SERGIO ERMOTTI: Oh, by continuing to deliver on our strategy, we announce a strategy. We have been very successful in-- in-- in-- in implementing our strategy. We were very pleased to see also-- the very strong backing of our shareholders—at the E.G.M.only a few weeks ago, which is fully supporting-- the strategy of the group.So-- of course we're never going to be able to-- make all shareholders happy.But the vast majority of our shareholders is very keen for us to continue to pursue our strategy.
MARIA BARTIROMO: You've raise capital-- approaching the Basel III requirements, are you ready for those?
SERGIO ERMOTTI: We have an—we generated capital through a reduction of risk, risk-rated asset reduction. And 80% of that was done by selling assets, by taking down risks. We achieved our fully-applied Basel-- III-- equity capital ratio of 10.1 at the end of the first quarter, which is six years in advance of our regulators' requirement. So we feel very comfortable. Now we are tackling the 13% target, which is our ultimate target.
MARIA BARTIROMO: Are you expecting to come back to the market and raise capital?
SERGIO ERMOTTI: No. I think that we have a clear path on how we're going to generate through-- return earnings. And further disposals on known core assets we will, you know, get to the 13%.
MARIA BARTIROMO: So how muchmore in terms of deleveraging is there ahead? What-- you will be selling assetsfurther then?
SERGIO ERMOTTI: The vast majority of our-- disposal will be on-- derivatives. And it's not really asset disposals-- in that sense. So there is still a little bit of deleverage, but it's not meaningful.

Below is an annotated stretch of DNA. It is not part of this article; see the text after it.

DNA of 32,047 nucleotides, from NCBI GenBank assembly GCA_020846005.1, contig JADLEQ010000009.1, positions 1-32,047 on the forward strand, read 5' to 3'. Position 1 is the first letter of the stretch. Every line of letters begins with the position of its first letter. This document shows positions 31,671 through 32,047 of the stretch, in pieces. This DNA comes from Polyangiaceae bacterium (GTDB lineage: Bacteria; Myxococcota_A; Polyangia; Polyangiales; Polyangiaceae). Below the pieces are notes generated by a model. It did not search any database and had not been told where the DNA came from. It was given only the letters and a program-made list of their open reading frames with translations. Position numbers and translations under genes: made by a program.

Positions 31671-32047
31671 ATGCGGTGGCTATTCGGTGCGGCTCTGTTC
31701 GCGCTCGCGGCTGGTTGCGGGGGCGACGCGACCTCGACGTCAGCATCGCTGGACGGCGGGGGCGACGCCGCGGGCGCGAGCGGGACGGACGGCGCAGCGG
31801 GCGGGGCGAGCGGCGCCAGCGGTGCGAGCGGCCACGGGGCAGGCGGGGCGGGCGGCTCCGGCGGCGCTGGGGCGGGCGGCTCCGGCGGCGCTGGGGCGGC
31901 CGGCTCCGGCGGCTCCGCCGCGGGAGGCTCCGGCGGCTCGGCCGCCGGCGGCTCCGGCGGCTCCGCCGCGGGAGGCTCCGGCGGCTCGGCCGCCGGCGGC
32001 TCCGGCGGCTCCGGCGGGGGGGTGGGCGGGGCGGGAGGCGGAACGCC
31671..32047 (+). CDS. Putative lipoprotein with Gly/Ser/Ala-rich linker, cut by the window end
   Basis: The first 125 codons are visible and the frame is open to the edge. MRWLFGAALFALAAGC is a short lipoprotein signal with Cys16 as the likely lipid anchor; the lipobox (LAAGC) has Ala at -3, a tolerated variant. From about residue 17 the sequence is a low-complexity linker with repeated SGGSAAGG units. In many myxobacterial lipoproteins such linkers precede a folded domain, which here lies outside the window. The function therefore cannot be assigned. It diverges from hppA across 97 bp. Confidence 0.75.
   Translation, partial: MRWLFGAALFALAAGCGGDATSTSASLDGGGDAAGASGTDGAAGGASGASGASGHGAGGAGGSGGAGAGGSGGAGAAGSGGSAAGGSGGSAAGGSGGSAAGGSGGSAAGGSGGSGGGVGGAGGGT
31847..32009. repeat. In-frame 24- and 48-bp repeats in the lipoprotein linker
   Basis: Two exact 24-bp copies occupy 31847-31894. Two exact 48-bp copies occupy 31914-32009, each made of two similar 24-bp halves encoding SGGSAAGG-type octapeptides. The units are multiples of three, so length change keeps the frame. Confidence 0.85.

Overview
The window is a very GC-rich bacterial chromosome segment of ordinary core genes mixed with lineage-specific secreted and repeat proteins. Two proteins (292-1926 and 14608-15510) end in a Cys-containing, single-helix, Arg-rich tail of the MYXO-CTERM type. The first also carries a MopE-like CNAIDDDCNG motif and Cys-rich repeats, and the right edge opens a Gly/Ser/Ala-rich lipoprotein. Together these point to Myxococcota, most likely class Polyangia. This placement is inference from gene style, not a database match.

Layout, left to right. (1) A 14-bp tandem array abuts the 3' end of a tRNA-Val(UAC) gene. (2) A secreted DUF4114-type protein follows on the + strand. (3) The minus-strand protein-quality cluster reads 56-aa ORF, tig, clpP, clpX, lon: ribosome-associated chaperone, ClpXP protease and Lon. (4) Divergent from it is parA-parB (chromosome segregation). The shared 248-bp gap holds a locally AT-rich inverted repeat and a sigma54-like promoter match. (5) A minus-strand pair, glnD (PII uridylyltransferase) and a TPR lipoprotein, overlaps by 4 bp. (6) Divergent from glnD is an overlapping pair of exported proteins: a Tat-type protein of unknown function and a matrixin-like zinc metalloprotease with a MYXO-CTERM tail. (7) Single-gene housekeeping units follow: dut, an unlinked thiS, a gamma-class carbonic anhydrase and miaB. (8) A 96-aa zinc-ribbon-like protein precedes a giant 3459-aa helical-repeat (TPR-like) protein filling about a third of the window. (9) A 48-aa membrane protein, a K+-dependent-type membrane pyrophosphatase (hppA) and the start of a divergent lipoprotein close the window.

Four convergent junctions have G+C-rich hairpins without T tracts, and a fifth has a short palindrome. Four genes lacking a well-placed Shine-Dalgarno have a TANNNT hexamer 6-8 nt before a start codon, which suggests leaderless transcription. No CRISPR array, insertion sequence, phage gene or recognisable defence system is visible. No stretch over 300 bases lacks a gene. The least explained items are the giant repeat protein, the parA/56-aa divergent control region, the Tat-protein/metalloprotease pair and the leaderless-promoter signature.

MARIA BARTIROMO: In terms of selling assets to meet some requirements, would the retail bank be on the block?
SERGIO ERMOTTI: No, no. Our core businesses are the one we define—back in November, 2011 when we announced our new strategy. In-- in October last year, we announced nation acceleration of the same strategy. And wealth management, universal bank, and a very focused asset management and investment bank businesses-- our core businesses.
MARIA BARTIROMO: There are proposals happening on compensation as well. In Switzerland, there's one that'stalking about you can't have the highest-paid person any more than 12 times more than the lowest-paid person. What are you going to do about compensation in terms of retaining talent?
SERGIO ERMOTTI: I mean, first of all, that would be only applicable to Swiss-based employees and not - to the global franchise. Of course, but that would make-- Switzerland-- very uncompetitive. Long run-- would be very difficult to retain-- across any industries, not just-- the banking industry. It's, this is applicable to the entire economy. And not necessarily just for lists of companies or banks. Therefore, it's a quite--intrusive-- piece of legislation if it comes. Goes through a popular vote. I hope and I think that it's not going to-- come through, but, you know, that would be very bad for Switzerland.
MARIA BARTIROMO: How much will the litigation- issues around you and-- around the industry eat up intoprofits this year and going into the next several years?